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Test Driven development#

The Janssen Project is a large, complex project with tons of inter-dependency. If we aren't test-driven, anarchy will ensue.

Unit testing#

Do not submit any code without a corresponding unit test. Also, any bug fixes should increment unit test coverage. All unit tests are executed with any subsequent Jenkins build.

Component testing#

Component testing uses real world use cases to exercise a portion of the software, using typical data inputs. Developers should document component stories and submit them to the component test library for the respective repository. A tester should be able to run component tests manually. Component tests should run automatically with each Jenkins build.

The OpenID Foundation certification tests supplement the component testing library, and should be run for each major release of the software for which they are available.

Performance testing#

Performance tests are critical to optimization of the persistence and caching implementation. All major releases of the software should be tested for performance with all supported database and cache configurations using the Cloud Native distribution. The VM distribution will not be performance tested, as the main goal for this distribution is development and small deployments. The JMeter test tool should be used to generate the load. These tests are published so community members can run their own bench-marking analysis.

HA Tests#

HA tests should be run against the Cloud Native distribution, which by design is active-active with no single point of failure. The HA testing should simulate taking down various pieces of infrastructure, to see if authentications can still proceed. Also, what happens to transactions that were in progress during the crash?

Penetration tests#

Penetration testing is highly deployment specific. Depending on different implementations of the Janssen Project software, you may achieve different levels of risk mitigation. Thus it is important that organizations that operate their own IAM platform based on Janssen perform their own penetration testing.

Dependency Vulnerabilities#

Dependency vulnerabilities are monitored by Gihub. In addition we plan to use the Linux Foundation Community Bridge vulnerability detection platform.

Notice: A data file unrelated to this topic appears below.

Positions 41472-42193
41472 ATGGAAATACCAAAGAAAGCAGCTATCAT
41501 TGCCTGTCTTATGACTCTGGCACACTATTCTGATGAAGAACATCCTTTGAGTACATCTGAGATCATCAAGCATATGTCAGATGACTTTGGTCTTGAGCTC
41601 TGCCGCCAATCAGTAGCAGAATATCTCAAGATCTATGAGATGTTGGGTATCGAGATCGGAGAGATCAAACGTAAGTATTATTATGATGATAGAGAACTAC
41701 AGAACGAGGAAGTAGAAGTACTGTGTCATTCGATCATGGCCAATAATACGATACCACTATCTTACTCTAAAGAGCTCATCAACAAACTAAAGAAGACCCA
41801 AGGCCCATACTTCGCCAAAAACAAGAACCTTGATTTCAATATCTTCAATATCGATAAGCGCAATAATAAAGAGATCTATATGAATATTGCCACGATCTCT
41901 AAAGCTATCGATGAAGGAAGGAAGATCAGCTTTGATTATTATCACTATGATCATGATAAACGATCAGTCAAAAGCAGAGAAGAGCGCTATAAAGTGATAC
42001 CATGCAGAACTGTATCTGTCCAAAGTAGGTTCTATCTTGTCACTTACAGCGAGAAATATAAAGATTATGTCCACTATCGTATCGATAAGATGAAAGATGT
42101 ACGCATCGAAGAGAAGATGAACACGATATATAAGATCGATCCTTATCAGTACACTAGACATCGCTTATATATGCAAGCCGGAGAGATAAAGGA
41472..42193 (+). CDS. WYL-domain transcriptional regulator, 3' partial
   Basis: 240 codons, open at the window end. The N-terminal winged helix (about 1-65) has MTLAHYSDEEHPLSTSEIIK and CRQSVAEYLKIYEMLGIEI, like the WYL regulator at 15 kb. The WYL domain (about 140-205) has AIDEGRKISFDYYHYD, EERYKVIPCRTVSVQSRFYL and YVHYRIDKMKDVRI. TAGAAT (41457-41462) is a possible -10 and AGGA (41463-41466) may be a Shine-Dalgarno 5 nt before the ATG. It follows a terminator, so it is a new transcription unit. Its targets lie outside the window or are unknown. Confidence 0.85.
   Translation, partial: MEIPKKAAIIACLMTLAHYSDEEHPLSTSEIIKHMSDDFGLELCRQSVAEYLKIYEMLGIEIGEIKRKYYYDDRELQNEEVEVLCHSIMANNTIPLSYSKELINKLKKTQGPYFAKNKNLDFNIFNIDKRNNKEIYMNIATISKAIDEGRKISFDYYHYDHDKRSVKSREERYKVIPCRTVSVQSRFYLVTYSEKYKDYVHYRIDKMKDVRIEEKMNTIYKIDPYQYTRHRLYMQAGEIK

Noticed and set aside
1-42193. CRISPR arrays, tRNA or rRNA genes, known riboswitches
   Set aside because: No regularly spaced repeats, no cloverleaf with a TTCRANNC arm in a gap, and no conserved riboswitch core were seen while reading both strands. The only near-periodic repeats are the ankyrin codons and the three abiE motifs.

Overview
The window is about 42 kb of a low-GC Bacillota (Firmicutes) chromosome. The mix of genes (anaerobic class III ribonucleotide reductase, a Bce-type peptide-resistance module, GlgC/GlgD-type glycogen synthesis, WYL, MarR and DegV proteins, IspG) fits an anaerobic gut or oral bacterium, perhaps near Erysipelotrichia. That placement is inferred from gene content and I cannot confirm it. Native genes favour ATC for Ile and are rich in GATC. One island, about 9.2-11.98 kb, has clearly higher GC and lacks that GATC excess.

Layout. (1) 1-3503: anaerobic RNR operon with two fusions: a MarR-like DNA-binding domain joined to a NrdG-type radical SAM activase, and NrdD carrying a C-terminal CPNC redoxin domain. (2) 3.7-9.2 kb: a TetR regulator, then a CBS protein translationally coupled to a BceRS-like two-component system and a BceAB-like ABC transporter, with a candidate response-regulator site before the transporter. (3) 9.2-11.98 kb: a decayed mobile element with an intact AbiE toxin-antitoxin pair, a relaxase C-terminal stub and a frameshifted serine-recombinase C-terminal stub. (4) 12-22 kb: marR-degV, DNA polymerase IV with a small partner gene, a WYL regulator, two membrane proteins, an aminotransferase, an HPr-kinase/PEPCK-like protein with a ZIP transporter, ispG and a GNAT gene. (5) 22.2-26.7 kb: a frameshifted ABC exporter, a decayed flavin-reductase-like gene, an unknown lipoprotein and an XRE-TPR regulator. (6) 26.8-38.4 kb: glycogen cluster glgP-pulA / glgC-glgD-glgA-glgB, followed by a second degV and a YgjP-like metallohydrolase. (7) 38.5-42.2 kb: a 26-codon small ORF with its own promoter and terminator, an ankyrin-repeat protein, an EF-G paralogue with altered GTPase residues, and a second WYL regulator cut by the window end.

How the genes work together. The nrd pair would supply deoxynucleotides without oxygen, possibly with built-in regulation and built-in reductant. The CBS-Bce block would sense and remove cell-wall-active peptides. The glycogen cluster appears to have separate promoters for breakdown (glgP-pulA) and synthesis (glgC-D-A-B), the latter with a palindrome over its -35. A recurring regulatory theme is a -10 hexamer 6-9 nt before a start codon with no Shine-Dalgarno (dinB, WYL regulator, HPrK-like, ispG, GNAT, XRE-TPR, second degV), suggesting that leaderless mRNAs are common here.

Documentation local testing#

While contributing documentation to official Janssen Project documentation it is important to make sure that documents meet style guidelines and have been proofread to remove any typographical or grammatical errors. Janssen Project uses Material for MkDocs to create the documenation site. Before new content is pushed to the repository on GitHub, it should be tested locally by the author. Author can do this by deploying Material for MkDocs locally.

High-level steps involve:

  1. Install Material for MkDocs
  2. Install required plugins
  3. Preview as you write

Open Banking#

We are working on developing this content under issue 2548. If you’d like to contribute the content, get started with the Contribution Guide

How to test OpenBanking?#

This test uses a Gluu Testing Certificate.

device authentication#

    After installation, we have to complete device authentication to use OpenBanking.

Testing using IM mode#

launch jans-cli using the below command.
/opt/jans/jans-cli/ -CC /opt/jans/jans-setup/output/CA/client.crt -CK /opt/jans/jans-setup/output/CA/client.key
    further testing is same as jans server

Testing using commnd line mode#

We can run the below command on the command line.. for ex:

/opt/jans/jans-cli/ -CC /opt/jans/jans-setup/output/CA/client.crt -CK /opt/jans/jans-setup/output/CA/client.key –operation-id get-oauth-openid-clients

in the same way we can run other commands.

    rest is same for jans and openbanking

Last update: 2022-10-28
Created: 2022-01-27